The work of Dimitar Solakov „Exhibition View“, intended specifically for the 0gms drawer, refers to our habits of viewing exhibitions and the way these can be changed. The artist uses the means of photography to present a panoramic view of his exhibition iin the gallery of the Institute for Contemporary Art, Sofia. However, the questions as to when this exhibition took place and what exactly it displayed remain a mystery. All that the viewers can see is a 360˚ panorama documentation of the event, on which some of the previously known photographs of the artist can be recognized, exposed on the walls of the Institute gallery. Whether this is a real or an imaginary event, whether the work exhibited in the drawer represents documentation from an exhibition or is an independent work of art, and for what reason the panorama method is used to show an exhibition – these are the topics that focus the author’s attention. In one full turn of the camera lens, the real three-dimensional space of the gallery of the Institute for Contemporary Art, Sofia, transforms into a two-dimensional image that can comfortably fit into the gallery-drawer.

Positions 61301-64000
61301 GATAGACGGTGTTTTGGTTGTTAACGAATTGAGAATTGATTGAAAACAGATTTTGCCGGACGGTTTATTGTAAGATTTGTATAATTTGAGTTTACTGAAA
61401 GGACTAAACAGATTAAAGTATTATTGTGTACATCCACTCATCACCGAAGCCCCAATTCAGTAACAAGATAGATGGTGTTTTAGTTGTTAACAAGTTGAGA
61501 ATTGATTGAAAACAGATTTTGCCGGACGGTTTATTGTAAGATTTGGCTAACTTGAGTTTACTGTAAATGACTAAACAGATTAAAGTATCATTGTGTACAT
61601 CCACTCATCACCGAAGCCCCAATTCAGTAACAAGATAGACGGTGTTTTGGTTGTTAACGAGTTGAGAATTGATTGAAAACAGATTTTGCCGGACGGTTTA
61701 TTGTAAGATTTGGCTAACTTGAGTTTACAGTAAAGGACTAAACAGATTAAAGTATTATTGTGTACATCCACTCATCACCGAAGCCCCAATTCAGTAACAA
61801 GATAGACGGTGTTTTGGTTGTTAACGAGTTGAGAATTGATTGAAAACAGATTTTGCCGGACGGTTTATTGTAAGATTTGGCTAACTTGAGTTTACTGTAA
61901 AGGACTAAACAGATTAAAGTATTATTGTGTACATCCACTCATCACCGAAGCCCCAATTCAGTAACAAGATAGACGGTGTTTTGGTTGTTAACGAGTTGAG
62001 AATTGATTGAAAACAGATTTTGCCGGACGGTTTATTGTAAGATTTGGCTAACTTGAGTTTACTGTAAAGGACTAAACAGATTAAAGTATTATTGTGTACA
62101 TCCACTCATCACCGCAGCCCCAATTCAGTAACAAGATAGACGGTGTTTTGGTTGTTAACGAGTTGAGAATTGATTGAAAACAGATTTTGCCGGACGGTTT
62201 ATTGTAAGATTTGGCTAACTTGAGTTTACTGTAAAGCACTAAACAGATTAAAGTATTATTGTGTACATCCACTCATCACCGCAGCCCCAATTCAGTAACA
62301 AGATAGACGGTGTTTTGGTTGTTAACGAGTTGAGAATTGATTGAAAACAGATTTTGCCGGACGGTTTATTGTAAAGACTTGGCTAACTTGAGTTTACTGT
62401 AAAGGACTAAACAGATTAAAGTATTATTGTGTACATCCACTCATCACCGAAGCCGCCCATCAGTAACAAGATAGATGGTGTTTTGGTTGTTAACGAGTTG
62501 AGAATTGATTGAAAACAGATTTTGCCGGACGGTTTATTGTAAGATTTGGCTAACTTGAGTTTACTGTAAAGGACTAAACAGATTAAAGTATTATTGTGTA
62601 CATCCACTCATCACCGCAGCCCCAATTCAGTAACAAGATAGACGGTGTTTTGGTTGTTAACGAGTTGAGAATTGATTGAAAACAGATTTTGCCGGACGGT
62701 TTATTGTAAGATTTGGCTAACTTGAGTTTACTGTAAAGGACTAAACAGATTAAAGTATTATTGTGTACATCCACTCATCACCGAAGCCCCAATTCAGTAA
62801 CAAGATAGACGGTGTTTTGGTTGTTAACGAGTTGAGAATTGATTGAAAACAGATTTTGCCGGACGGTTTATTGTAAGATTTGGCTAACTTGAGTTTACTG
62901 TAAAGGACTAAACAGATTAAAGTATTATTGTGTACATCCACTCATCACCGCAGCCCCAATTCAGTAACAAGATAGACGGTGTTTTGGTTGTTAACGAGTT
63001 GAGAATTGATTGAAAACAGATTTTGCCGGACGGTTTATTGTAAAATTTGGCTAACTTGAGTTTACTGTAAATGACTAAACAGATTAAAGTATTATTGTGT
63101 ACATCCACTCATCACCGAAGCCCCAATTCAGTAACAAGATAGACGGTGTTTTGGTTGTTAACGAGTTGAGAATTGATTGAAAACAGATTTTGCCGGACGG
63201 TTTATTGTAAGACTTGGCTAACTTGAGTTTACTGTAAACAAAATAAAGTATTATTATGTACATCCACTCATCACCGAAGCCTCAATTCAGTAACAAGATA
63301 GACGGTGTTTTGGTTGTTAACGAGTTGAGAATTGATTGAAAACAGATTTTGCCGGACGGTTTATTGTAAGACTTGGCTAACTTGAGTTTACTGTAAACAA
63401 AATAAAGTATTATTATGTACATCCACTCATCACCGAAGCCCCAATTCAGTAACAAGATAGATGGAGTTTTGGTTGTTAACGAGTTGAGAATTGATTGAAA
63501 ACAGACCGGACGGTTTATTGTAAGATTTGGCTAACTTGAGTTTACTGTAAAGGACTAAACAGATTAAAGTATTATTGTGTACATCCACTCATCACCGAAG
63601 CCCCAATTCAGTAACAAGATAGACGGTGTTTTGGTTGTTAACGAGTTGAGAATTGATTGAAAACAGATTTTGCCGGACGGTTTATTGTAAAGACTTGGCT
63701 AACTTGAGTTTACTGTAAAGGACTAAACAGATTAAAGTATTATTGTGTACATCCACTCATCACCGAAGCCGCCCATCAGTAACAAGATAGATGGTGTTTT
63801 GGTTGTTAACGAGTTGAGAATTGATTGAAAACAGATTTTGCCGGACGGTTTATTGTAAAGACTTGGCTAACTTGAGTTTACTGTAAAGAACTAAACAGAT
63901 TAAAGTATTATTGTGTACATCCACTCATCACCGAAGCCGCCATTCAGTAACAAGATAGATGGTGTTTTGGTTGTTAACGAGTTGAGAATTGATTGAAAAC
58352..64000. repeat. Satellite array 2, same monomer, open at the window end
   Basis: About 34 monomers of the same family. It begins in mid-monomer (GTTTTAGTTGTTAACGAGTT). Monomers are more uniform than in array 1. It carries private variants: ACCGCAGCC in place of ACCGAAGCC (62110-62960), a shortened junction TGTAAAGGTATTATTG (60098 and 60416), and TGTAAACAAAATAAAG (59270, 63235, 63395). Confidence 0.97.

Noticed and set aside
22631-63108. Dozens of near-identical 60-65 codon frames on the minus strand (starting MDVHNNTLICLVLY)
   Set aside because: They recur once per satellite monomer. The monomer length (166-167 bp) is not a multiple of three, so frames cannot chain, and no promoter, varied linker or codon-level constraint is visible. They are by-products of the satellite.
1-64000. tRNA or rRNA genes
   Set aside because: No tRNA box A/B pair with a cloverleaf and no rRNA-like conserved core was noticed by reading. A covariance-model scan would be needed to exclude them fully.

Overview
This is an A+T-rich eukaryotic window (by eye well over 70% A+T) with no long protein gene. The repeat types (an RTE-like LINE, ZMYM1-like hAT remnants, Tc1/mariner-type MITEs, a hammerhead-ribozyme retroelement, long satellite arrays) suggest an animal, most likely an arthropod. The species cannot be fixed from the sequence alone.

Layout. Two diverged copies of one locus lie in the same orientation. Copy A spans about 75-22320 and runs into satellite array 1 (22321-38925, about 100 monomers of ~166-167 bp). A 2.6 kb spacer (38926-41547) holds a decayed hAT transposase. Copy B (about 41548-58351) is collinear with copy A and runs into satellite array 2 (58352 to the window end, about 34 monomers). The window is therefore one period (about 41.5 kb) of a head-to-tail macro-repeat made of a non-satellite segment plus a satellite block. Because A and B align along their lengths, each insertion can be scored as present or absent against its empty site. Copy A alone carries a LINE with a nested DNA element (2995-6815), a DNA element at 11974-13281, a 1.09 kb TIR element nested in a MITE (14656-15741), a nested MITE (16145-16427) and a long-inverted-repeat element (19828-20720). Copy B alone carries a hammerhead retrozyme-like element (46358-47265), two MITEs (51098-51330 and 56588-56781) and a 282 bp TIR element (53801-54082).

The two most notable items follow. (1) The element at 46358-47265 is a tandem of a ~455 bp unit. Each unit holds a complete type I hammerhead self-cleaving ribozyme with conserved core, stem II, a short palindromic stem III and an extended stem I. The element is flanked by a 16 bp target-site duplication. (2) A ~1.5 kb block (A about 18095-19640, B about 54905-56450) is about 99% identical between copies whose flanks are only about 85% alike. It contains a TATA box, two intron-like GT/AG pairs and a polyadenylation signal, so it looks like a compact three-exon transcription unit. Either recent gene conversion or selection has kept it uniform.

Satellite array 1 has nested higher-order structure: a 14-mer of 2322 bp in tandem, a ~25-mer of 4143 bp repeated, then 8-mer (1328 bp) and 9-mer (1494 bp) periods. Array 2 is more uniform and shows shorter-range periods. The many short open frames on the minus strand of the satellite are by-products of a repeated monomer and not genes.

Dimitar Solakov started by creating photography series such as Youth, Points of Interaction, (my) Bulgaria, etc. In his most recent work he examines one of the fundamental potentialities of contemporary art. His ability to set up paradoxical situations and to ask seemingly tautological questions which, through the repetition, reveal before the viewer new scenes and ways of perception.
Dimitar Solakov was born in 1987 and graduated from the New Bulgarian University, Sofia. He uses mostly the art media of photography and video. In his works, the artist studies the connection between nature, urbanization, and man placed in the middle. His works can be deeply personal and at the same time quite distant, taken from the perspective of a bystander. His photographs have been on display at a number of international exhibitions, among them: “The Power of Doubt”, Times Museum (Guangzhou, China), Bienal de Cuenca XI (Cuenca, Ecuador), PHotoEspaña (Madrid, Spain).